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SUPRANAV DASH

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MOTHER AND CHILD ©SUPRANAV DASH
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MOTHER AND CHILD ©SUPRANAV DASH





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Madonna and the Child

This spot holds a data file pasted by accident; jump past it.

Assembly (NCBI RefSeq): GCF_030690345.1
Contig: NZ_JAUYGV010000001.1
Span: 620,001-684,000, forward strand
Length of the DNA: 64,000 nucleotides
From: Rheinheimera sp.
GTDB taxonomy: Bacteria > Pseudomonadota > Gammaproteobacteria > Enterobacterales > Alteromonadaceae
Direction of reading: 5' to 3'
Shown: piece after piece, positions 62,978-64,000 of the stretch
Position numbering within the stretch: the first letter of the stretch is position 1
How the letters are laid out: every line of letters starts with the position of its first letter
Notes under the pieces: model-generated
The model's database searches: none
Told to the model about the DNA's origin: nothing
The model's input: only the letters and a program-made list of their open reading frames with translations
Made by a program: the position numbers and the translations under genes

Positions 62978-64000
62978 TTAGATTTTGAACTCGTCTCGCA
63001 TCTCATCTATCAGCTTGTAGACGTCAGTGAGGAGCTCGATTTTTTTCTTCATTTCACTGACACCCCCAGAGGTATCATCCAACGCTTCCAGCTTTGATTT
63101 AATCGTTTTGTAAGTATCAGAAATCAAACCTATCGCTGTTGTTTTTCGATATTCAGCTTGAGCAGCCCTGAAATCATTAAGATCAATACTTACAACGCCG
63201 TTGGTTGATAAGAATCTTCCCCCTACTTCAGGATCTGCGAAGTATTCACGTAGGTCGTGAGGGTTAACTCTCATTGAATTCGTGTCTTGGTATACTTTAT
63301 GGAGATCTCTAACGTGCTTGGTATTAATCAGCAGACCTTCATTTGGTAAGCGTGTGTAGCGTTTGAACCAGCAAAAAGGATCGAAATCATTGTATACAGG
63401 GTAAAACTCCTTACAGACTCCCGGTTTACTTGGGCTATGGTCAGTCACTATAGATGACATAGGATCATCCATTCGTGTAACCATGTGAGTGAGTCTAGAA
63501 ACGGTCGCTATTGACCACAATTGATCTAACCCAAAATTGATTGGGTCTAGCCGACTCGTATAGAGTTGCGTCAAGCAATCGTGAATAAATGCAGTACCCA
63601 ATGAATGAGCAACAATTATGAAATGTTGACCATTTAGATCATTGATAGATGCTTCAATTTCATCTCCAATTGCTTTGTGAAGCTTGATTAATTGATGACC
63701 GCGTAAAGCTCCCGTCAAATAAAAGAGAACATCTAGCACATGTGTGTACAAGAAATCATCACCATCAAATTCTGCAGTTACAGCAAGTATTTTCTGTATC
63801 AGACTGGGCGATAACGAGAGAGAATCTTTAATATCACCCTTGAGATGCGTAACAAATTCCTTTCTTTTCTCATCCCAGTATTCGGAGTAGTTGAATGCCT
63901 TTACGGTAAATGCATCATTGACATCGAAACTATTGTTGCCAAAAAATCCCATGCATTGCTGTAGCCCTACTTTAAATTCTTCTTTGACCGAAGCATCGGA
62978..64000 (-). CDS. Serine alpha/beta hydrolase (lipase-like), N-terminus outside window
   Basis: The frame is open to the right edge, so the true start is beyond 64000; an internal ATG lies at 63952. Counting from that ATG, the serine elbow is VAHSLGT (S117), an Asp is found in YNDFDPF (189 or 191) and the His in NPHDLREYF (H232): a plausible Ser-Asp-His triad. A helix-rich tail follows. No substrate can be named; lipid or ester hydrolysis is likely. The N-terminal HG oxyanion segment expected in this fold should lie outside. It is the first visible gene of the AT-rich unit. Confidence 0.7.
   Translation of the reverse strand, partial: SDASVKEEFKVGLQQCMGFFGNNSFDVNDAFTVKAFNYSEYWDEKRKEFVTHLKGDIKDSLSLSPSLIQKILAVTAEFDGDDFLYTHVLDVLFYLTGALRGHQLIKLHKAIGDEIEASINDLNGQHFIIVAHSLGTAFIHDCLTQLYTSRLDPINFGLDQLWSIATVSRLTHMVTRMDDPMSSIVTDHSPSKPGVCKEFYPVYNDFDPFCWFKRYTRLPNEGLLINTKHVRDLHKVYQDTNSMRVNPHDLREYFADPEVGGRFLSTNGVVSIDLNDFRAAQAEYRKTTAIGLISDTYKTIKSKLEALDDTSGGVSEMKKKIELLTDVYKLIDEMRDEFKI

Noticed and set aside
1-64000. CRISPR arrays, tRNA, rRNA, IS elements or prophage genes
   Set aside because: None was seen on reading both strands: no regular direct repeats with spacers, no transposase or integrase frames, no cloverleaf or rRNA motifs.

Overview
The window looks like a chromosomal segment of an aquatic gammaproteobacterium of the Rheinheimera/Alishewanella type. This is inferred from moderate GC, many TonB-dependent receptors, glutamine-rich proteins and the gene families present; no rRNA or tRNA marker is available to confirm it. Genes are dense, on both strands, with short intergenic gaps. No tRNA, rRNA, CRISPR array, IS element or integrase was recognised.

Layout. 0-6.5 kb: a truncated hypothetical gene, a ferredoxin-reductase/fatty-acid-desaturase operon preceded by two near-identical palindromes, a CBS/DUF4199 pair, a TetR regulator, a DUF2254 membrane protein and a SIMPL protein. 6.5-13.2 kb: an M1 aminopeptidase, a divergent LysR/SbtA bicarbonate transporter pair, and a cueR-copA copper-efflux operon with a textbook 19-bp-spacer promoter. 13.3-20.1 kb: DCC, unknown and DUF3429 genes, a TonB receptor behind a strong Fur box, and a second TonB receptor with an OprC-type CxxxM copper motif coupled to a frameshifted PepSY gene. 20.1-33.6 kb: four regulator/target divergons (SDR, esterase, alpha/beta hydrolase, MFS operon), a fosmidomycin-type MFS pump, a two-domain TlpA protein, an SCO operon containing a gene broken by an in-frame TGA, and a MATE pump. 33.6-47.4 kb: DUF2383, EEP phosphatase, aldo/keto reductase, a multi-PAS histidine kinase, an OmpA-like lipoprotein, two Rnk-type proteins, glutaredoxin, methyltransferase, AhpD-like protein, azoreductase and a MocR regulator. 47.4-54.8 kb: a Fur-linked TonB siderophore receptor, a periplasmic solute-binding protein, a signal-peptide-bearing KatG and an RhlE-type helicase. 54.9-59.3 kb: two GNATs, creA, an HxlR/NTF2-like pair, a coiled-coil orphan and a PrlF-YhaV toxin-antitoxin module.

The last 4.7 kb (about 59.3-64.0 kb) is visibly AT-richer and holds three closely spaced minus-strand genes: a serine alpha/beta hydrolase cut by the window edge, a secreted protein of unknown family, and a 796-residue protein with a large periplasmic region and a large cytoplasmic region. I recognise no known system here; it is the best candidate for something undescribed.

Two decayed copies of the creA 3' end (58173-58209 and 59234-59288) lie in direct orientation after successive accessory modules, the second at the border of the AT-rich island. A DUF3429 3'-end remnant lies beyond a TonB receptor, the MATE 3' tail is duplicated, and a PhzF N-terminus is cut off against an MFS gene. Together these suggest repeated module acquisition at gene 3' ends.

I gathered my inspiration to shoot the 'Madonna and the Child' from a freak incident which caught my attention while I was visiting family back in India. A pregnant woman enduring labor is carted away to the nearby Sub-Divisional hospital on a quiet summer evening in a laid back industrial town in the state of West Bengal. Eager to experiment on the the pre photographic gestures of the 'Madonna and the Child' dating back to the history of painting and sculpture; and curious to observe the socio-economic conditions in a time of turmoil where apprehension breathes in the air and instinctive attachment to new found resistance is emerging, so I decided to visit the maternity ward of the Sub Divisional Hospital to shoot some pictures. On arriving at the administration office when I expressed my intentions to photograph the maternity ward I was asked if I had anyone in there; on learning that I had no one my request was rejected. During our discussion I had to mention that I was a photographer practicing in the United States and these pictures are to feature in my project; this only worsened matters as the authorities became skeptical of any bad publicity that may arise due to the portraying of the pictures taken in the ill equipped, overcrowded state run hospitals. I had to cut through a lot of red tape and meet local political connections to influence the authorities to help me sneak in. I had to provide a guarantee that I'd shoot nothing that is in anyway detrimental to the image of the hospital and an officer would supervise me in my endeavors. The authorities were less tormented to know that I was shooting digitally and I would show them all the pictures before adding it to my archives. The sight of the maternity ward overwhelmed me as it was nothing short of a war zone. The staff was enduring three times the work load than the facility could handle; but the miracle of birth had touched all corners and in spite of all shortcomings the place was oozing with hope, energy and vivacity. The women had been asked to sit with their babies; some delivered two days before, some a day before and some the same day. In these pictures I have tried to capture the apprehension of motherhood, the change both physical and mental, emerging hope and the instinctive attachment depicted on the faces of these women; against a similar background the state was undergoing which co-incidentally was running elections the same day.


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